Public Service Board Tries To Sort Out Yankee Authority

03/09/12 12:04PM By John Dillon
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VPR/Allan McLane
Barricades have been erected around Vermont Yankee's corporate offices in Brattleboro in advance of the anniversary of the nuclear accidents at Fukushima.

(Host) State utility regulators are trying to sort out how much authority they still have over the Vermont Yankee nuclear plant.

A federal court has ruled the state can't regulate safety issues at the plant.

But as VPR's John Dillon reports, regulators are looking at whether the plant can store more nuclear waste. And they're asking about issues that cross the line between safety and reliability.

(Volz) "This is a status conference in Public Service Board docket number 7440, which is the petition of Entergy Nuclear Vermont Yankee LLC and Entergy Nuclear Operations for amendments of their certificates of public good."

(Dillon) The Public Service Board kicked off the hearing with a number of questions for Entergy Vermont Yankee. A big question has to do with safety. The federal court said safety is off limits for state regulators. But board member John Burke said some issues include safety, reliability, and cost.

(Burke) "Let's take the gorilla on the couch. The buried pipes. Entergy could take that as safety and safety and safety. But in fact that came up in the discourse involving how much the cost of decommissioning was going to run."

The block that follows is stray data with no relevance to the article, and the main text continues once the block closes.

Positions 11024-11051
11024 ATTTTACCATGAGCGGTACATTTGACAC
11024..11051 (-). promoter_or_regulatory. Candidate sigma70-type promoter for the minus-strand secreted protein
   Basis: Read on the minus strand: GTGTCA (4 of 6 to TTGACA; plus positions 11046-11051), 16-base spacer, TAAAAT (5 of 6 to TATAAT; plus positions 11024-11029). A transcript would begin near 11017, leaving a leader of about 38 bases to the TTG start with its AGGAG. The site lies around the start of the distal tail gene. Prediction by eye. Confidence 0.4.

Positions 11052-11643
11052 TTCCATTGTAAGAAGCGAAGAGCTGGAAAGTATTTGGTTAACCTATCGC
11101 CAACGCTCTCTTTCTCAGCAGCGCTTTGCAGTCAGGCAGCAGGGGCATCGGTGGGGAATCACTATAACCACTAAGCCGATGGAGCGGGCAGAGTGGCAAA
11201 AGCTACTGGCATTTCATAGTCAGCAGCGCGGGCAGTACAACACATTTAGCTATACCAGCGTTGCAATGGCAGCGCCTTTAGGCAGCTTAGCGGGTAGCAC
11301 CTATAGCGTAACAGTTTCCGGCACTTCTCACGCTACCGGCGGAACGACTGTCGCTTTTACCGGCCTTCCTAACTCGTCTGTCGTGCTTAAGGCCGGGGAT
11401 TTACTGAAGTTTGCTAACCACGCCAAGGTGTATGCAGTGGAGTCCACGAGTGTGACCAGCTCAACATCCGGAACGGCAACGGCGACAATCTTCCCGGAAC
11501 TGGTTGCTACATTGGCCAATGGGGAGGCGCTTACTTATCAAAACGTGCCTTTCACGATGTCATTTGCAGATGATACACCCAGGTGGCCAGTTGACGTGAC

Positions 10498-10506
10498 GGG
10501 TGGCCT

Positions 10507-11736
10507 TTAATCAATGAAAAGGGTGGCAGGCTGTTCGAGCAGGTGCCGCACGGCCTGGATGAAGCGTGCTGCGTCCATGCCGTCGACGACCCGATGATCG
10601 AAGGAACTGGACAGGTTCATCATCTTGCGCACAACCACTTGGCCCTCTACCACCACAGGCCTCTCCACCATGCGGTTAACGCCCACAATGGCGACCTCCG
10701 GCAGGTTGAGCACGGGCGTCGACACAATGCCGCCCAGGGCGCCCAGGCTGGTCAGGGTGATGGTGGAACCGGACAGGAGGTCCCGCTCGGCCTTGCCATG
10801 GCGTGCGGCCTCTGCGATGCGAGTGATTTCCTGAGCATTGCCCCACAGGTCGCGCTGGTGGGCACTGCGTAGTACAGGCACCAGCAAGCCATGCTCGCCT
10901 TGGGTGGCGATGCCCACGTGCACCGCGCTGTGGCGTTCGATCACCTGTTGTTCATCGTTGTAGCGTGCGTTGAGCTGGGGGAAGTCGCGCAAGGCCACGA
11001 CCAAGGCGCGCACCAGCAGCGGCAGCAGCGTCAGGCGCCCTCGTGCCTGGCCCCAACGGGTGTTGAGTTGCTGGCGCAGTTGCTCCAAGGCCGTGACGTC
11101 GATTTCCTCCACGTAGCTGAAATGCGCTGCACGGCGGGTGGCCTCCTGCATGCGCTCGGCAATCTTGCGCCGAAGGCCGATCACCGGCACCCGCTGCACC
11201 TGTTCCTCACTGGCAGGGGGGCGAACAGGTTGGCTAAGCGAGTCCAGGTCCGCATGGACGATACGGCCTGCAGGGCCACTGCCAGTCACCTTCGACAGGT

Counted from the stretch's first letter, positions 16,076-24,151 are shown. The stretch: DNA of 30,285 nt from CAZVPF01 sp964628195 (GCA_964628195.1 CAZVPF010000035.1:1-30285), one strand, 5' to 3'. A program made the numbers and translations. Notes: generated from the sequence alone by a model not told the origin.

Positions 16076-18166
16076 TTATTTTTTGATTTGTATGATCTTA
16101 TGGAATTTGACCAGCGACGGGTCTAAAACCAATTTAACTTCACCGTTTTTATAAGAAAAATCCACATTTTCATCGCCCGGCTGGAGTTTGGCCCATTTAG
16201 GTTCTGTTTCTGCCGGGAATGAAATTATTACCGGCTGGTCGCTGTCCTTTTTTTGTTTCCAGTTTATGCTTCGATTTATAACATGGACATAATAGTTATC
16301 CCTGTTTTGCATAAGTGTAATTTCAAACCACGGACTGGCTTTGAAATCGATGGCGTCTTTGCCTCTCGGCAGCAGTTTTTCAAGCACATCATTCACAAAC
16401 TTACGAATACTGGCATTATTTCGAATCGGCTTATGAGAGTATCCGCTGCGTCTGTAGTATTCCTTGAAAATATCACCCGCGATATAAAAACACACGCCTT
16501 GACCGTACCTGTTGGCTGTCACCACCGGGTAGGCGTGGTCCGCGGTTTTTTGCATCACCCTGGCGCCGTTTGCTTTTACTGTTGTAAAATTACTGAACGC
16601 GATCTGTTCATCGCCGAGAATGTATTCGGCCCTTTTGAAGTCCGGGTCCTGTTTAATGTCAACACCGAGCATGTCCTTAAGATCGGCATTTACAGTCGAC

(Dillon) A second question has to do with nuclear waste. P-S-B Chairman James Volz cited state law that says Yankee can't store waste on site that's generated after March 21.

(Volz) "If you read 157 there's a section in there that specifically says we only have authority to approve a facility ... for fuel generated through operation up to March 21 2012. So where do we get the authority to go beyond that?"

(Dillon) Entergy Vermont Yankee argues that another state law allows it to operate and store waste so long as it has applied for a new state license. The state agency that represents utility ratepayers agrees with Entergy that it can keep operating while the board reviews its new license.

But Entergy lawyer Robert Hemley pointed out that the company has gone back to federal court for a definitive ruling for the right to keep running. Hemley reminded the board that it is a defendant in the original federal court case Entergy won in January. He pushed the board for a decision, and suggested further court action was an option.

(Hemley) "We need some certainty as to the board's position between now and March 21, or we need to obtain it from another source."

(Dillon) PSB Chairman Volz had a quick reply.

(Volz) "I don't think we've been asked to rule on that.... It's certainly within your power to file something and ask us to rule and we can go from there. Whether it can happen by March 21 now that you've waited this long I have no idea."

(Dillon) Meanwhile, an anti-nuclear group argued that the plant cannot legally operate past that date. Jared Margolis represents the New England Coalition. He says a 2002 board order put in place when the plant was sold is very specific about what Entergy can and can't do after March 21st. He says the order limits Entergy's ownership -quote - "solely for the purpose of decommissioning."

(Margolis) "The license itself only allows them to decommission the plant after March 21st 2012. It does not allow them to continue to operate the plant after March 21st, 2012."

(Dillon) The board didn't rule on that question, or the other complex legal issues. With the big March 21 deadline looming in less than two weeks, the PSB wants to hear back from Entergy and the other parties by March 16.

For VPR News, I'm John Dillon in Montpelier.

 

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